Aboriginal and Torres Strait Islander people should be aware that the National Archives' website and collection contain the names, images and voices of people who have died.
Some records include terms and views that are not appropriate today. They reflect the period in which they were created and are not the views of the National Archives.
Thousands of WWII service people joined the Caterpillar Club: an exclusive organisation for people who had bailed out of an incapacitated aircraft.
Talking chairs, a floating glass building and a self-driving railway that whisked 50 million people above the rooftops of 64 nations. Step into the past (or was it the future?) at Expo 67 in Montreal.
William Veale served in two world wars and helped shape the city of Adelaide.
Thousands of important videotapes in our collection are at risk because the VHS machines needed to play them are no longer being manufactured.
Beer, biff and legends – we look back at how Aussie Rules footy used to be, as told by Western Australian football legend Jack Sheedy.
Iconic TV puppet Mr Squiggle is at the National Archives for the Out of this World exhibition. We take a look at how the ‘man from the Moon’ delighted generations of Australian children.
The diary of an Antarctic cook gives an insight into the dining habits of Australia’s first expeditioners.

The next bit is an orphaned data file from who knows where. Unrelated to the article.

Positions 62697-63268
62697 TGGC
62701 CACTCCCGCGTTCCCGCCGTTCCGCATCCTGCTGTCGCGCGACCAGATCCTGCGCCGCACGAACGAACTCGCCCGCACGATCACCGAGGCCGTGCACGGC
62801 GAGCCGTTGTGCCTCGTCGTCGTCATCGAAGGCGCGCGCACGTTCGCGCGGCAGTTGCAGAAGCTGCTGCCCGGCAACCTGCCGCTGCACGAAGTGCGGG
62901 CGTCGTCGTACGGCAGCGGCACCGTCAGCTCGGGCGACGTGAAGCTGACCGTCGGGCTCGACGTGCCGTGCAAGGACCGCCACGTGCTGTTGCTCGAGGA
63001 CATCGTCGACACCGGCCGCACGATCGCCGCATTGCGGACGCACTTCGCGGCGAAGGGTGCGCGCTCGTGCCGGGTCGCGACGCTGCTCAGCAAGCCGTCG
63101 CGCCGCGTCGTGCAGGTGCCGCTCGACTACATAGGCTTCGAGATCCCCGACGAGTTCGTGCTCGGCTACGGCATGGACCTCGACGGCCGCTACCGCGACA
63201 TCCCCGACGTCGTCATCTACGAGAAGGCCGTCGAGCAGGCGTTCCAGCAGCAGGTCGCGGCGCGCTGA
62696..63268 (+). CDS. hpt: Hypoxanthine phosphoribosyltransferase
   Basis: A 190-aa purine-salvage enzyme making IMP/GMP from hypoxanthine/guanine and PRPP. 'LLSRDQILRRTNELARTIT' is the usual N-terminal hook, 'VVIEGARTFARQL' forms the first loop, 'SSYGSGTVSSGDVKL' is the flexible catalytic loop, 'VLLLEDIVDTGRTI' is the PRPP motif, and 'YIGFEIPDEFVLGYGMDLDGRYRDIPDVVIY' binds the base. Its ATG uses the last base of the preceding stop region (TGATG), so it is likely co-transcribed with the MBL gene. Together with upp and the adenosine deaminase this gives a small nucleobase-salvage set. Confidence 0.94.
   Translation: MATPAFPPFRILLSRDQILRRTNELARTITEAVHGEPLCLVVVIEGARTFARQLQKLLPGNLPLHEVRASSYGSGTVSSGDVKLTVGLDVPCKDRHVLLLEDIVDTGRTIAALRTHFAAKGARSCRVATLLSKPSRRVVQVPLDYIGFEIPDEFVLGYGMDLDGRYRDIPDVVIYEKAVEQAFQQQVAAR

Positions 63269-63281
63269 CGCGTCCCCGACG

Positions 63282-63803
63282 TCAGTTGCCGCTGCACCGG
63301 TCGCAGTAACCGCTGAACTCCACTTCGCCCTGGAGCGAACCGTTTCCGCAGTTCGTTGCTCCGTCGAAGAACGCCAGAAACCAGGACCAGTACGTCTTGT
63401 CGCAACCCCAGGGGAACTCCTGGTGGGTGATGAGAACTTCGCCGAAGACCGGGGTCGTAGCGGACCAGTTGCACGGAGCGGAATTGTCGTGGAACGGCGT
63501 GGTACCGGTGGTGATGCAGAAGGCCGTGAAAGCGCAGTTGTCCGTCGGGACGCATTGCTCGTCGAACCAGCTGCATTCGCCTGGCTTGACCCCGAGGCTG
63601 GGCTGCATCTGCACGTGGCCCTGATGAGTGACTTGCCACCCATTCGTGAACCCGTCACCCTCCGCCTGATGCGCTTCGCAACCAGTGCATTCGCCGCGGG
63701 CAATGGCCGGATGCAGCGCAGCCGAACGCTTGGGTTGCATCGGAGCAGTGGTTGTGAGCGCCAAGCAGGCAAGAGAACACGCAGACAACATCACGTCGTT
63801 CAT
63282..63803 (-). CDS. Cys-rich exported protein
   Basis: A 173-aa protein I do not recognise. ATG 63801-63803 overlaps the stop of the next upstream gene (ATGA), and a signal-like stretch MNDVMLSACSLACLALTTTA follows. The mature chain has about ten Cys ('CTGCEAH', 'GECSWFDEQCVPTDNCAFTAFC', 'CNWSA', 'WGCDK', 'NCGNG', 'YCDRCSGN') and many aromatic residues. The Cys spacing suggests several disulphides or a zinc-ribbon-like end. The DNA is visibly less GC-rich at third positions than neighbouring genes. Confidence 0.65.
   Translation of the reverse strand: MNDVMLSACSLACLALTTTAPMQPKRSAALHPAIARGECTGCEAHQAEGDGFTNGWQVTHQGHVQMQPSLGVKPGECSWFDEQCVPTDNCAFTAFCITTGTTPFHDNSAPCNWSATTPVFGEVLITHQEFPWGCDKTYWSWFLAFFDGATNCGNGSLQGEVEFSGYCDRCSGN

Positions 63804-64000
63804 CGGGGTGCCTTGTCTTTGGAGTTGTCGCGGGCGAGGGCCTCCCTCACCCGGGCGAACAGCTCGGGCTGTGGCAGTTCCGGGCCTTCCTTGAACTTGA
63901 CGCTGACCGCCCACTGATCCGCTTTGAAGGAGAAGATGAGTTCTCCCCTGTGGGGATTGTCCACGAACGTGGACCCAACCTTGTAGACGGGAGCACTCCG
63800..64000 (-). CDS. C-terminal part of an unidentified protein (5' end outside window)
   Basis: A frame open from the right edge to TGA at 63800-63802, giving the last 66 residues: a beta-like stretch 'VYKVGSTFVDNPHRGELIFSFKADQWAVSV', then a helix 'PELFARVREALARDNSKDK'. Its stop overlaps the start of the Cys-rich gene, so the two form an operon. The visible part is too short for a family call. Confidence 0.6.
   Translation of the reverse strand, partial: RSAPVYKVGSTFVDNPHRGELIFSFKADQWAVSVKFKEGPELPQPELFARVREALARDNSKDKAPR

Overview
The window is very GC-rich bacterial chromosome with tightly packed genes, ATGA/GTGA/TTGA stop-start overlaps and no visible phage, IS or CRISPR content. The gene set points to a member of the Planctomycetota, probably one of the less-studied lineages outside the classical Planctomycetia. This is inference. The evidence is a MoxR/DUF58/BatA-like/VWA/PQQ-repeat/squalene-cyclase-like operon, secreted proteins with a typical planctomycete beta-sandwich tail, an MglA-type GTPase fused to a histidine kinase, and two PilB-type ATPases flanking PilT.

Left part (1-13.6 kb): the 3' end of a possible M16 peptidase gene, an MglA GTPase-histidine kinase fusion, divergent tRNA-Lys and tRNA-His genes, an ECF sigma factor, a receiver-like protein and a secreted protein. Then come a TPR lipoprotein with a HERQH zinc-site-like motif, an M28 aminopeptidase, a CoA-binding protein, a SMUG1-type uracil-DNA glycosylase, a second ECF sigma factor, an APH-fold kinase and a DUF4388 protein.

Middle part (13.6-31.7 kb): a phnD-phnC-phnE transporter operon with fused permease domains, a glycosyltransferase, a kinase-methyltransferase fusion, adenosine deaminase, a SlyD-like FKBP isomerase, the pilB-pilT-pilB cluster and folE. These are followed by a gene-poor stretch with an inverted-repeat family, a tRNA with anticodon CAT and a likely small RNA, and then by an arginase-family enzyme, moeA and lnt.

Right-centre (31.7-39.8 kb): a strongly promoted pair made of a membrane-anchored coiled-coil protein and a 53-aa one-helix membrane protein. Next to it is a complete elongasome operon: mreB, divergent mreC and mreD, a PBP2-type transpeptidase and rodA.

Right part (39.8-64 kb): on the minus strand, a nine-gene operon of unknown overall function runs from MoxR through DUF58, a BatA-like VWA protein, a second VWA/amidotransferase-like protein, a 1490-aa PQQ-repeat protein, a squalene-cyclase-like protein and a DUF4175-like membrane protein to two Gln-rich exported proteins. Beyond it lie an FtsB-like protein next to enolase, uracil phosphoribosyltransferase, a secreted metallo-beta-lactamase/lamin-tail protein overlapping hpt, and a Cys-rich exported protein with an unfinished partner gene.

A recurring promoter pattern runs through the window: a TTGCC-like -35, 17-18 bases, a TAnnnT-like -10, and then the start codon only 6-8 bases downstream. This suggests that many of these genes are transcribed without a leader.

2 September 2020 marks the 75th anniversary of Japan’s surrender, ending World War II. Australia’s perspective on these events is captured in the National Archives collection.
A few generations ago, food and other commodities were so scarce that the Australian Government had to impose rationing to ensure that everyone had a fair share.
International flights were unavailable to Australians until 1935, when a new airline called Qantas Empire Airways launched the first regular flights between Australia and Europe.
The 1967 referendum – in which over 90% of voters agreed that First Australians deserved equal constitutional rights – remains the most successful referendum in Australian history.
In 1915, three mates from Sydney used the humble camera to document their ’adventure of a lifetime’ at Gallipoli.